The patent system has been in discussion throughout this year, and just last week the Senate announced a bipartisan proposal to reform the patent system ( Downes). This new proposal is aimed at making life more difficult for abusive lawsuits by so-called patent trolls. Many companies are now being referred to as “patent trolls” — companies that stockpile patents, then use them to get money out of other companies rather than actually make things with them (Peterson). These trolls are not just causing problems to big companies like Samsung, but are also filing lawsuits against innovators with small capital. Many of the patents that are being questioned at the moment are so called Design patents unlike the Utility patent which describes the actual uses of a product, unlike the Design patent which describes the ornamental features (Downes). This is part of the problem that too many Design patents are being issued, these patent trolls sometimes collect patents for years and wait until a company creates a product to then step in and claim patent infringement. Many innovators hope that this new innovation act will pass because it will not only place restrictions on patent approvals, but also “reduce the drag on the U.S. economy, which the Consumer Electronics Association, pegs at $1.5 billion a week” (Downes).
However, its not just the patent trolls who are taking advantage at the broken system, major companies like Samsung and Apple have also filed for patent infringement against one another. With Apple claiming they have Design patents for things such as “obvious features as the rectangular shape, rounded corners, translucent screen, and colorful icons of Apple’s devices” ( Downes). What seems more ridiculous is the amounts that Apple is demanding from the infringement, such as the entire profit Samsung made by selling some of the smart phones and tablets with such designs.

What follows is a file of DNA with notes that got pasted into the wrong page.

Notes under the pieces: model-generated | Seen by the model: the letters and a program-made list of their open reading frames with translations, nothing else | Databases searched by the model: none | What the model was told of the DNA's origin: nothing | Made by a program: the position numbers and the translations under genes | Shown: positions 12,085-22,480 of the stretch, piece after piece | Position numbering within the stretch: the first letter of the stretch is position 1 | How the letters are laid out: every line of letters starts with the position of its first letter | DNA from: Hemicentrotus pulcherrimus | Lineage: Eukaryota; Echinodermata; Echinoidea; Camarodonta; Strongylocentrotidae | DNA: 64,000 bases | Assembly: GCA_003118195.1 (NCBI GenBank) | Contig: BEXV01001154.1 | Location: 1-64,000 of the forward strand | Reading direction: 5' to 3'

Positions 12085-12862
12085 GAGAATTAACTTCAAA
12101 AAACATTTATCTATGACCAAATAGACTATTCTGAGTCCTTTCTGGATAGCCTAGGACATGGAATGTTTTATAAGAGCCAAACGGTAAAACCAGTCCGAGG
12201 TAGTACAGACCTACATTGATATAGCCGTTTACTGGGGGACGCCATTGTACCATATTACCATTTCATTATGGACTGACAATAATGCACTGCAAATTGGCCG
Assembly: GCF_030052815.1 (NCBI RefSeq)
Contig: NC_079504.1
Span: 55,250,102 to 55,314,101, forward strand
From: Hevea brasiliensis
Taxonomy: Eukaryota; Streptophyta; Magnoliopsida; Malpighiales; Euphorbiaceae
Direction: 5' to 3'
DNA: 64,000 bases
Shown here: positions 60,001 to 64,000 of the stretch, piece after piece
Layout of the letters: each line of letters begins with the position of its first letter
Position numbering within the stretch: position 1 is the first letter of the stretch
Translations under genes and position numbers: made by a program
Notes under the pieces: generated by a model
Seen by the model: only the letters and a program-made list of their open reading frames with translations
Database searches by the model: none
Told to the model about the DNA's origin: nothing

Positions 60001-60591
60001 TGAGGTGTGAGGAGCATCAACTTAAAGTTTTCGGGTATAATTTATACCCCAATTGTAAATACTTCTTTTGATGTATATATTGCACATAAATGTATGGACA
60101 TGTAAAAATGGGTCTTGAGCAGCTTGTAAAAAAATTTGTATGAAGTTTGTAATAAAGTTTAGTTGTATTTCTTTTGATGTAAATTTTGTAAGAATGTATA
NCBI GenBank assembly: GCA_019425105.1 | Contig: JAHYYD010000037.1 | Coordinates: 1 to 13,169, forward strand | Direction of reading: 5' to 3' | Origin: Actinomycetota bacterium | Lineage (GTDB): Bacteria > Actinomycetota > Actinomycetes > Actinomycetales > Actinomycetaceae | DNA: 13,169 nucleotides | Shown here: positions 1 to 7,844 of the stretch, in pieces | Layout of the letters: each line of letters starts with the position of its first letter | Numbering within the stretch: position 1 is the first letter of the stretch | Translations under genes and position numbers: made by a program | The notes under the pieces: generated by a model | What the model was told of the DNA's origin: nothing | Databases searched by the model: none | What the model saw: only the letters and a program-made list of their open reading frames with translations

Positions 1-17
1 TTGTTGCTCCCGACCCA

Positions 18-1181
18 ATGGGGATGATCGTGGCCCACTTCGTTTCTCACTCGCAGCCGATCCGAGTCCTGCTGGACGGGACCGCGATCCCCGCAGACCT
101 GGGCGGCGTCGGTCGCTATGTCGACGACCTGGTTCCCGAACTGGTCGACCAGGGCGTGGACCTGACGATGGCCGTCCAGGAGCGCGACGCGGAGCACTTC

A preeminent patent scholar, rejects Apple’s approach and in a brief signed by Stanford law professor Mark Lemly, and nearly 30 other scholars, the authors note that as many as 250,000 active patents cover various aspects of today’s complex devices. Attributing all of their value to their rectangular shape, the brief argues, follows neither the law nor common sense. “People don’t buy iPhones simply because they look cool; they buy them because they function” (Downes).
This section of the article was the section that many people could agree on, especially the Senate who need to change the way the system works. Just like Lemley claims, people do not buy products just based off looks, but how the product functions which can be said for all products. The problem with many cases that Design patents cause is an issue of Asymmetric information, but sometimes innovators who are actually creating this working product, don’t know that someone else has a patent on the idea they have decided to actually produce. The problem is not necessarily that Design patents exist it’s that the people who are buying these patents are using them against other companies to make a profit, instead of actually going through the process to establish a functioning product.
“Apple”. Web.archive.org. August 27, 1999. Archived from the original on August 27, 1999. Retrieved January 1, 2014.Web. 04 May 2015.
Downes, Larry. “Everyone Hates Patent Trolls, but Here’s the Root Problem with Our Broken System.” Washington Post. The Washington Post, 4 May 2015. Web. 04 May 2015
Peterson, Andrea. “Is 2015 the Year Congress Finally Takes on Patent Trolls?”Washington Post. The Washington Post, 29 Apr. 2015. Web. 04 May 2015. <http://www.washingtonpost.com/blogs/the-switch/wp/2015/04/29/is-2015-the-year-congress-finally-takes-on-patent-trolls/>.
“Samsung 1993”. Corporatebrandmatrix.com (2007-05-19). Retrieved on 2013-03-19. Web. 04 May 2015.